Over the last 12 months, we at Greyhound Research carried out thousands of end-user enquiries on adoption of Public Cloud. These enquiries have ranged from questions on assessing Cloud vendors, controlling costs, automating manual tasks, ensuring data security & compliance, identifying potential workloads among other questions. Amidst a range of topics (reach out to our Client Centricity Team if you wish to know more details), one trend particularly stood out…
Google is betting big on its dominance in machine learning and artificial intelligence to break into the cloud market.
Over the last 12 months, we at Greyhound Research, the Technology Transformation arm of Greyhound Knowledge Group, carried out thousands of end-user enquiries on various aspects of Cloud Computing. These enquiries have ranged from questions on benchmarking cloud providers, enterprise application modernization to service level agreements. Amidst a range of topics (reach out to our Client Centricity Team if you wish to know more details), one trend particularly stood out…
On January 4, 2017, IBM India named Karan Bajwa as the new Managing Director. He takes over the reigns from Vanitha Narayanan, who has now been appointed as the Chairman. Per the announcement, this change is effective immediately; both Karan and Vanitha will report to Randy Walker, Chairman, IBM Asia Pacific.
At Greyhound Research we believe while the company is in great hands with both Karan and Vanitha at the helm, significant challenges lie ahead for them and the broader management team at IBM India. Here’s why.
For India’s export-focused software services sector, 2016 was a tough battle. The information technology (IT) sector had to reduce growth numbers for only the second time in a decade, the first being after a US recession triggered by the Lehman Brothers collapse. This time, they faced challenges due to automation and shifting investments in digital, the UK’s exit from the European Union and an unexpected victory for Donald Trump in the US presidential election.
Google Inc. is trying to bridge the gap with rivals Microsoft and Amazon Web Services (AWS) in the cloud marketplace in India by announcing that it plans to set up its first data centre in Mumbai by 2017—a strategy that will help the company cater to a larger number of Indian developers and enterprise customers.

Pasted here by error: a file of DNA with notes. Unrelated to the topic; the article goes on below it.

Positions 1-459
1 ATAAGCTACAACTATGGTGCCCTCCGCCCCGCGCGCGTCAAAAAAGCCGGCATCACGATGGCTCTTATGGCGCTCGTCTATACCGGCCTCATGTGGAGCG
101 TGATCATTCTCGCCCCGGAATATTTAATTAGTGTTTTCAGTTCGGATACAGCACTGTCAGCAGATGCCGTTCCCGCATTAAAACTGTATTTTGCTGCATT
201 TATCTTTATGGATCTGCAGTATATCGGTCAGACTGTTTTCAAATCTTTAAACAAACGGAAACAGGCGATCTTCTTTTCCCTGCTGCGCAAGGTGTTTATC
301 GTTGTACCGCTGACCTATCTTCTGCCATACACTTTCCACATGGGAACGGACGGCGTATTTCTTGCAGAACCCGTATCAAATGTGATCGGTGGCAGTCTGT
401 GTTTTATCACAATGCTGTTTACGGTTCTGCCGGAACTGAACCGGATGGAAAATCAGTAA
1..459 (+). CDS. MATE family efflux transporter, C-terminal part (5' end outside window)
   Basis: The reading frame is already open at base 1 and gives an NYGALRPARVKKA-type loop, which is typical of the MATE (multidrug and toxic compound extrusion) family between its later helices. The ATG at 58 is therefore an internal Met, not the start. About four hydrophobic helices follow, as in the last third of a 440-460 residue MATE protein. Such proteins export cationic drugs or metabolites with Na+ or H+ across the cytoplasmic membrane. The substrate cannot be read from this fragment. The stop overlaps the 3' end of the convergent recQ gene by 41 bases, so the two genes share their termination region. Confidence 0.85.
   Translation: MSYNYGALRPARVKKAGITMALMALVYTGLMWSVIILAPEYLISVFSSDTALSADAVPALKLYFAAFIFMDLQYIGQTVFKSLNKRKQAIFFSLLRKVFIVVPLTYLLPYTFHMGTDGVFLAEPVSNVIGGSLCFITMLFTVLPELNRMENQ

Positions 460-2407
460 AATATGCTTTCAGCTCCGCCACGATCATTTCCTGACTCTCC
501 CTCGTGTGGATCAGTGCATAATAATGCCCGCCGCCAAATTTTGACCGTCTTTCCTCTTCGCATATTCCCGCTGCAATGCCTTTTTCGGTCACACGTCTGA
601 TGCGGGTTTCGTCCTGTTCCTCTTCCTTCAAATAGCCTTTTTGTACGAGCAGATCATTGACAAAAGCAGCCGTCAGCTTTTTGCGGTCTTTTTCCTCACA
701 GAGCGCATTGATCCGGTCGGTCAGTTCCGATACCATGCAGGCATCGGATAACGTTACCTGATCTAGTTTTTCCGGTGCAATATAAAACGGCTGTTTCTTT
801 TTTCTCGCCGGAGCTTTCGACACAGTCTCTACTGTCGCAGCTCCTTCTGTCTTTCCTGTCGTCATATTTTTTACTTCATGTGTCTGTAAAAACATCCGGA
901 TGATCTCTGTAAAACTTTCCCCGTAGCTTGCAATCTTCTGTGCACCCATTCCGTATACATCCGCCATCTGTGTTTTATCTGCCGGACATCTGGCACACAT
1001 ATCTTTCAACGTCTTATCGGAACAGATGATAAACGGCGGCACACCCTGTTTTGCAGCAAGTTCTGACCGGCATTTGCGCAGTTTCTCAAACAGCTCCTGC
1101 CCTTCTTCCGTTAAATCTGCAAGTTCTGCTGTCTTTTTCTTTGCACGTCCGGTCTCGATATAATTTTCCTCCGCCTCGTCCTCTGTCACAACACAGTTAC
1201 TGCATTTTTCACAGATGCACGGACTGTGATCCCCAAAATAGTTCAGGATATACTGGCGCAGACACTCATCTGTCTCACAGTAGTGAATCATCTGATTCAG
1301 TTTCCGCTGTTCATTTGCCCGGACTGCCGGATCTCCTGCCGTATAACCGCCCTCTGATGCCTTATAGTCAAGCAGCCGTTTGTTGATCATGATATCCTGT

In a move that should worry local providers, large multinationals, including Amazon Web Services (AWS), Microsoft and IBM, have announced the launch of data centre facilities in India over the last year to capture the thriving local cloud computing demand.
While the latter is yet to make any announcement on this topic, the former announced its new Data Centre in Pangyo, South Korea on 25 August 2016. Per IBM’s official statement, this is the company’s 9th Data Centre in the Asia Pacific including Japan (APJ) region (part of its Global network of 47) and an outcome of its collaboration with SK Holdings C&C.
From bringing in big guns to run enterprise sales in the country and running full-page ads to counter each other’s data centre launches to attempting to poach clients, these American giants are leaving no stone unturned to win in India.
On 28 June, when Amazon Web Services (AWS) announced the launch of its sixth Asia Pacific (APAC) Region in Mumbai, India, it did nothing short of telling its competitors firmly, especially Microsoft and IBM, that it was stepping up its no holds barred campaign to dominate the public cloud space.
It was hardly any surprise then, that Microsoft was forced to follow up with an aggressive cloud campaign the very next day.
AWS now has a total of 35 Availability Zones across 13 geographic regions. As AWS points out, these zones comprise one or more discrete data centres, each with redundant power, networking and connectivity, housed in separate facilities.
It’s not an easy task to choose a cloud computing services provider, especially when companies like Amazon Web Services Inc. (AWS), Microsoft Corp., International Business Machines Corp. (IBM), Hewlett-Packard Co., Dell Inc., Oracle Corp. and VMware Inc. are pulling out all the stops to win customers in India.
As a part of its commitment to invest $5 billion in India, Amazon on Tuesday launched its first set of India data centres in Mumbai to cater to cloud computing services here unleashing a new race for the top cloud provider position in India.
As a part of its commitment to invest $5 billion in India, Amazon has launched its first set of India data centres in Mumbai to cater to cloud computing services here unleashing a new race for the top cloud provider position in India, said a report in the Hindu.
On Tuesday, 28 June 2016, Amazon Web Services (AWS) announced the launch of its sixth Asia Pacific (APAC) Region in Mumbai, India.
The new AWS Mumbai Region consists of two separate Availability Zones at launch. This news is part of the company’s plan to expand its Asia Pacific footprint wherein it announced the launch of its South Korea (Seoul) Region barely six months ago. It is important to see this announcement in light of other investments that AWS is making broadly in India including technical support centres, investments in partner network among others. Of all key investments, one that is important to note is the 3rd AWS Point of Presence (PoP) in Delhi (after Mumbai and Chennai) for its Content Delivery Network (Amazon CloudFront) and DNS service (Amazon Route 53).